How Much Tax Is Paid on Personal Injury Settlements?
Posted on Saturday, December 10th, 2022 at 11:27 am
Obtaining a personal injury case settlement or lawsuit award can be complex, and you could encounter more complications once tax season rolls around. Depending on the specifics of your compensation, you may be required to pay taxes on some of the funds that you receive. Let’s explore how much tax is paid on settlements and awards, as well as some of the factors that can influence this amount.
Personal Injury Settlements or Awards Generally Aren’t Taxable
First, it’s important to understand that not all settlements or awards are taxable. According to the Internal Revenue Service (IRS), compensation received as a result of personal physical injuries or physical sickness is generally not taxable. This means that if you received a settlement due to an injury or illness that you suffered, you likely wouldn’t have to pay any taxes on the funds you receive.
Are There Any Exceptions to This Rule?
While you likely won’t have to pay taxes on a settlement or award funds related to your injury, you may have to pay taxes for money included in your compensation for other things. For example, you may need to pay taxes on the following:
- Any accident-related medical expenses you deducted from the prior year’s income tax
- Punitive damages
- Settlements for certain wrongful death lawsuits (funds received may be considered to be part of the deceased person’s estate)
How Much Will I Pay if My Settlement or Award Is Taxable?
So, how much tax is paid on settlements or awards that are considered taxable? The amount of tax you’ll have to pay will depend on your income and the specific type of compensation you received. If you received any taxable compensation, that money should be reported on your tax return as “other income.” This means that it will be added to your total income for the year and taxed at your marginal tax rate.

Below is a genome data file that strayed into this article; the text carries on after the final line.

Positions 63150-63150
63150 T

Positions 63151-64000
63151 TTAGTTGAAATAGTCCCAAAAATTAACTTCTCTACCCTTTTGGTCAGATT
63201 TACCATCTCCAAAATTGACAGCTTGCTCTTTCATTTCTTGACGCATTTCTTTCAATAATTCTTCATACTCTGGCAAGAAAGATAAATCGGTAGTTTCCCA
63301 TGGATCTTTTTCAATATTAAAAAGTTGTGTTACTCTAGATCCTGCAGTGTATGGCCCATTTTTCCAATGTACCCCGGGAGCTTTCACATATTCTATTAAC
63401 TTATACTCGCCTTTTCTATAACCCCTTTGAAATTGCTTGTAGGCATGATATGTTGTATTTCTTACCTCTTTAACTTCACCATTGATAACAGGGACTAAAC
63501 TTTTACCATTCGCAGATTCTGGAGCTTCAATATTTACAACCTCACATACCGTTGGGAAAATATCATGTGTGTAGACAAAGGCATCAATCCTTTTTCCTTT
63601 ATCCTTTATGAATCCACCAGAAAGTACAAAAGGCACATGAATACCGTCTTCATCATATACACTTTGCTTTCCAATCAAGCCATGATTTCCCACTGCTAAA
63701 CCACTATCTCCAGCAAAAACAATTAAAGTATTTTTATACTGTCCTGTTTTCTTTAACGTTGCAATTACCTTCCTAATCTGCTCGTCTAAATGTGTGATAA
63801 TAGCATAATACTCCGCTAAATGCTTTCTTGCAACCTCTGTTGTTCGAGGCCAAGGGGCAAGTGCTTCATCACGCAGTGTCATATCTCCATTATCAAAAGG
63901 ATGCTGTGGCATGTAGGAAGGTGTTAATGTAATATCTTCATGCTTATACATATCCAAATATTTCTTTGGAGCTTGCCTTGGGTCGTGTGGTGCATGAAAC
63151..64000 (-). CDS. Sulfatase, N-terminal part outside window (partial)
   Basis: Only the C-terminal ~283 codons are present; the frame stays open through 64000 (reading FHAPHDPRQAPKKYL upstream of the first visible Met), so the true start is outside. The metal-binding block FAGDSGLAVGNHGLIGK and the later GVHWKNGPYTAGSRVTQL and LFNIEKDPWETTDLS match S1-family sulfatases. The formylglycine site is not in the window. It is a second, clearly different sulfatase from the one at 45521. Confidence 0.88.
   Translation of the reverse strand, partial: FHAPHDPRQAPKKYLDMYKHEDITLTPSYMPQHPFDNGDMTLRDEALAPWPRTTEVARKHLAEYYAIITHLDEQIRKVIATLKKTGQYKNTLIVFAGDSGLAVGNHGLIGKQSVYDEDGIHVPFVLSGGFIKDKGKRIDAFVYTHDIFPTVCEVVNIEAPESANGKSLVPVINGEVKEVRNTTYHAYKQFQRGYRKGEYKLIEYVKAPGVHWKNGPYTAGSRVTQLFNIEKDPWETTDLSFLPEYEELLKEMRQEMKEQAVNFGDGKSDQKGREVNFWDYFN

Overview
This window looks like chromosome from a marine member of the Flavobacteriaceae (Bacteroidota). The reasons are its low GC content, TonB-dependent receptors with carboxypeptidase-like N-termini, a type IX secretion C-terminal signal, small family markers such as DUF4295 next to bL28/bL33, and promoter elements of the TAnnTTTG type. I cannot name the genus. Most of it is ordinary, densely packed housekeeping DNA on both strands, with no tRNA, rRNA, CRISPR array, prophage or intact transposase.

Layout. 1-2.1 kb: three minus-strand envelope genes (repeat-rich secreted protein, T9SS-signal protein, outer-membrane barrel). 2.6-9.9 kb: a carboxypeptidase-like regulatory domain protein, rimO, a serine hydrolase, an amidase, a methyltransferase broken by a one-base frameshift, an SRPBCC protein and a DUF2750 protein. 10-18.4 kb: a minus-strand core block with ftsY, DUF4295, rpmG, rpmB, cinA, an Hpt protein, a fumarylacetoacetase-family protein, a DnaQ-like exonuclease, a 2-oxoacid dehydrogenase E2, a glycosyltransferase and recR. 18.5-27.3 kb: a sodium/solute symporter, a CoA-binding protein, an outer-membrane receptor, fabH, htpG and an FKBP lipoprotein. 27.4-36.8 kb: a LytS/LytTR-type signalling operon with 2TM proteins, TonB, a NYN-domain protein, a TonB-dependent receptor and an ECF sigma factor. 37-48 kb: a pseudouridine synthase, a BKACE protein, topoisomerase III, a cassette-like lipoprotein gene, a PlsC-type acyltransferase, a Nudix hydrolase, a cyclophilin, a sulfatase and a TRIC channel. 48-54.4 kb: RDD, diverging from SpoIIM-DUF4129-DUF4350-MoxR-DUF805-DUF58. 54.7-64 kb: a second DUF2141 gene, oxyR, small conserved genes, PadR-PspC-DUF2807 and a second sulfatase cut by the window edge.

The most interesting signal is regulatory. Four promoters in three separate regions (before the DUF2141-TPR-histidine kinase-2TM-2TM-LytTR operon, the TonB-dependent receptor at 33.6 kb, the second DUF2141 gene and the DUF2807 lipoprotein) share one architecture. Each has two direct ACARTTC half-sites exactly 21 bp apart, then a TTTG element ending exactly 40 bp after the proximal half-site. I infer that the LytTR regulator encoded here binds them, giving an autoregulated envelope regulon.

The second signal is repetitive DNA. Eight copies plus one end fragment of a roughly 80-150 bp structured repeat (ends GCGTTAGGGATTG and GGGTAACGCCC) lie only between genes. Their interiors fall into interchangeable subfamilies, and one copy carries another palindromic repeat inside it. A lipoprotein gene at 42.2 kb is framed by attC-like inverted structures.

For example, let’s say you received a punitive damages award of $50,000. This money is considered taxable income, so it will be treated as regular income and is subject to the same taxes your other income would be. If you’re in the 22 percent marginal tax bracket, you’ll owe $11,000 in taxes on that settlement (22 percent of $50,000). If you’re in the 32 percent marginal tax bracket, you’ll owe $16,000 in taxes (32 percent of $50,000).
Other Mitigating Factors
Some other factors can influence how much tax you’ll have to pay on settlements or awards. For example, if you received a settlement or award in a class action lawsuit, you’ll need to report the amount you received on your tax return. However, the IRS may allow you to deduct certain attorneys’ fees and court costs, which can reduce the amount of taxes you’ll owe.
With that said, you will need to meet certain requirements to qualify for this exclusion, such as proving that you suffered a “non-physical injury” as a result of the incident.
Your Circumstances Will Determine How Much Tax You’ll Pay (If Any)
The total amount of tax you’ll pay on a settlement or verdict will depend on the specific circumstances of your case. If you received compensation for personal physical injuries or physical sickness, you likely wouldn’t have to pay any taxes on the funds you receive. However, if you received a settlement or award that included money for emotional distress unrelated to your physical injuries or for wrongful death, you may be required to pay taxes on that compensation.
In any event, the potential for taxation on your eventual compensation should not deter you from taking legal action. Whether you intend to conclude your case with a settlement or a courtroom verdict in your favor, a personal injury attorney can fight to recover fair compensation for your injuries. This can make it easier to pay your bills and make a full recovery.
Reach Out Today for Your Confidential Case Evaluation
If you’ve been injured because of another party’s negligent or reckless behavior, you may be entitled to compensation. Our team of dedicated Birmingham personal injury lawyers here at Farris, Riley & Pitt, LLP are ready to help, and our case evaluations are always free and confidential. Call us today at (205) 324-1212 to get started.